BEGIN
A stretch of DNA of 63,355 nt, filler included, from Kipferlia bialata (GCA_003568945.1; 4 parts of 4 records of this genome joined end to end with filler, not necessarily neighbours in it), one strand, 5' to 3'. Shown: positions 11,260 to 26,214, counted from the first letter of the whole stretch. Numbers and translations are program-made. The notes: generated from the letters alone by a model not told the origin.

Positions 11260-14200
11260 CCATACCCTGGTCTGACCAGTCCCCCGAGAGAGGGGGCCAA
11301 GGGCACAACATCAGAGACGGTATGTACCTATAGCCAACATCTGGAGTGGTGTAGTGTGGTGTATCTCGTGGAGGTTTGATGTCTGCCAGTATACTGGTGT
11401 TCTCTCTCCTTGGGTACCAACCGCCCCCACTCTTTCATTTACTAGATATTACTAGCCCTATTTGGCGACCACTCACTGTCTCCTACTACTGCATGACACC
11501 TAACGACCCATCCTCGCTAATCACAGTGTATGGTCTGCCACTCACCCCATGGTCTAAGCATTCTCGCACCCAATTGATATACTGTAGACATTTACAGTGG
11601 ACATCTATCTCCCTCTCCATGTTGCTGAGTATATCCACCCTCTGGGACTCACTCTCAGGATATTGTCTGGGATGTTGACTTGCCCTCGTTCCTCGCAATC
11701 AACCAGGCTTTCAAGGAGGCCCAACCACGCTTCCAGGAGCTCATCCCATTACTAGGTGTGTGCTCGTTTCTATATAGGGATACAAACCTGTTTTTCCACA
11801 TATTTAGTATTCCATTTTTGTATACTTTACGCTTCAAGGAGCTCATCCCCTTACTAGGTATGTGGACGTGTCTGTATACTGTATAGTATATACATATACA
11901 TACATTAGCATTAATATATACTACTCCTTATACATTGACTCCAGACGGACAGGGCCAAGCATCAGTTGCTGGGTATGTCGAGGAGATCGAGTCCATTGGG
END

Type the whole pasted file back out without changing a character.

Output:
A stretch of DNA of 63,355 nt, filler included, from Kipferlia bialata (GCA_003568945.1; 4 parts of 4 records of this genome joined end to end with filler, not necessarily neighbours in it), one strand, 5' to 3'. Shown: positions 11,260 to 26,214, counted from the first letter of the whole stretch. Numbers and translations are program-made. The notes: generated from the letters alone by a model not told the origin.

Positions 11260-14200
11260 CCATACCCTGGTCTGACCAGTCCCCCGAGAGAGGGGGCCAA
11301 GGGCACAACATCAGAGACGGTATGTACCTATAGCCAACATCTGGAGTGGTGTAGTGTGGTGTATCTCGTGGAGGTTTGATGTCTGCCAGTATACTGGTGT
11401 TCTCTCTCCTTGGGTACCAACCGCCCCCACTCTTTCATTTACTAGATATTACTAGCCCTATTTGGCGACCACTCACTGTCTCCTACTACTGCATGACACC
11501 TAACGACCCATCCTCGCTAATCACAGTGTATGGTCTGCCACTCACCCCATGGTCTAAGCATTCTCGCACCCAATTGATATACTGTAGACATTTACAGTGG
11601 ACATCTATCTCCCTCTCCATGTTGCTGAGTATATCCACCCTCTGGGACTCACTCTCAGGATATTGTCTGGGATGTTGACTTGCCCTCGTTCCTCGCAATC
11701 AACCAGGCTTTCAAGGAGGCCCAACCACGCTTCCAGGAGCTCATCCCATTACTAGGTGTGTGCTCGTTTCTATATAGGGATACAAACCTGTTTTTCCACA
11801 TATTTAGTATTCCATTTTTGTATACTTTACGCTTCAAGGAGCTCATCCCCTTACTAGGTATGTGGACGTGTCTGTATACTGTATAGTATATACATATACA
11901 TACATTAGCATTAATATATACTACTCCTTATACATTGACTCCAGACGGACAGGGCCAAGCATCAGTTGCTGGGTATGTCGAGGAGATCGAGTCCATTGGG